Friday, 20 February 2015

The Elegance of the Hedgehog by Muriel Barbery (translated by Alison Anderson)

Reviewer: JJ Marsh

What we thought: This 2007 French bestseller delights from the first page. Yes, it’s ponderous and introspective in its philosophical meanderings, but the characterisation and distinguishing nature of the storytellers cannot fail to charm.

Set in a well-to-do Parisian apartment building on the Left Bank, our first narrator is Reneé; the deceptively clichéd middle-aged concierge, who listens to Mahler, reads philosophy and hides any inkling of intellectual curiosity behind her pinny and misshaped slippers.

A second occupant of No. 7 rue de Grenelle is Paloma, twelve years old and determined to get no older. She intends to die by her own hand when she reaches the age of thirteen, because what it the point of life?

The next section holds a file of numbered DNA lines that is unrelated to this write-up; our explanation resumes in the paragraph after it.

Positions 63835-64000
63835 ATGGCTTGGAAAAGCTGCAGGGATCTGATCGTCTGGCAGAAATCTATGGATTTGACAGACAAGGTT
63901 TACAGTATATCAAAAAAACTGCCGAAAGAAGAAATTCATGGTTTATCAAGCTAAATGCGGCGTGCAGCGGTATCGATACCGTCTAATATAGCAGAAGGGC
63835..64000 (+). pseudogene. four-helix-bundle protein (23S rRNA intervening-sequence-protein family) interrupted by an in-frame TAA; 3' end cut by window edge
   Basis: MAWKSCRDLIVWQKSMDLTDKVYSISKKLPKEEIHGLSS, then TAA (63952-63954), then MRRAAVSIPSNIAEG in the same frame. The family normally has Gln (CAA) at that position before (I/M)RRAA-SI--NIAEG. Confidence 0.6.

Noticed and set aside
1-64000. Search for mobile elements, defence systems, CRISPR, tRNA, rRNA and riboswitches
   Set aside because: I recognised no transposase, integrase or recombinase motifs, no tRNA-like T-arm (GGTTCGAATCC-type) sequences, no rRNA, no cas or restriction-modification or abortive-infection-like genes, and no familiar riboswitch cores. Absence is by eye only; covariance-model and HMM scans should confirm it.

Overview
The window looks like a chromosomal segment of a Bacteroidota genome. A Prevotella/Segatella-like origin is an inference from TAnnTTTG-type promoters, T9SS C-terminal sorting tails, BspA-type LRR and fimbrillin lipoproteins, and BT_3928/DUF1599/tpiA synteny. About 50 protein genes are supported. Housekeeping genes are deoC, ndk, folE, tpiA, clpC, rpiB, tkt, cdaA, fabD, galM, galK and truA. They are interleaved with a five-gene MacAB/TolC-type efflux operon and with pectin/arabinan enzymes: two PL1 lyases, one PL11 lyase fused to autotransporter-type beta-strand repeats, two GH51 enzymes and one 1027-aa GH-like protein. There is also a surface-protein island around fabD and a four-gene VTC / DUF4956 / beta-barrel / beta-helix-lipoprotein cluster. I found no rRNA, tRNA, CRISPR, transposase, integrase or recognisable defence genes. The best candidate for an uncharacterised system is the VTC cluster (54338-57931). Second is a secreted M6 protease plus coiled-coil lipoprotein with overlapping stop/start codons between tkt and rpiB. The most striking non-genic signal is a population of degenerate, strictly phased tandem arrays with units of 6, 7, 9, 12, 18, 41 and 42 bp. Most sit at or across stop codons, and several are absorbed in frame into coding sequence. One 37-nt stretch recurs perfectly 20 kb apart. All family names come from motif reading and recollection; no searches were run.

Their alternating thoughts on the French class system, snobbery, ascription of value, sense of self and relative complacency in their own intelligence are thrown into disarray on the arrival of Mr Ozu. When this cultured Japanese man moves into the building, their distanced disguises proved not to be as convincing as they thought.

This is a pensive, mannered and well-constructed novel which weaves a gossamer web around the reader, involving you in concepts and characters you couldn’t leave if you wanted to.

You’ll enjoy this if you liked: Sophie’s World by Jostein Gaarder, The Joke by Milan Kundera or Night Train to Lisbon by Pascal Mercier

Avoid if you dislike: thoughtful tangents, precocious narrators and a total lack of car chases.

Ideal accompaniments: Jasmine tea, Brie with truffles and Mahler’s 5th

Genre: Literary fiction, InTranslation

Available from Amazon

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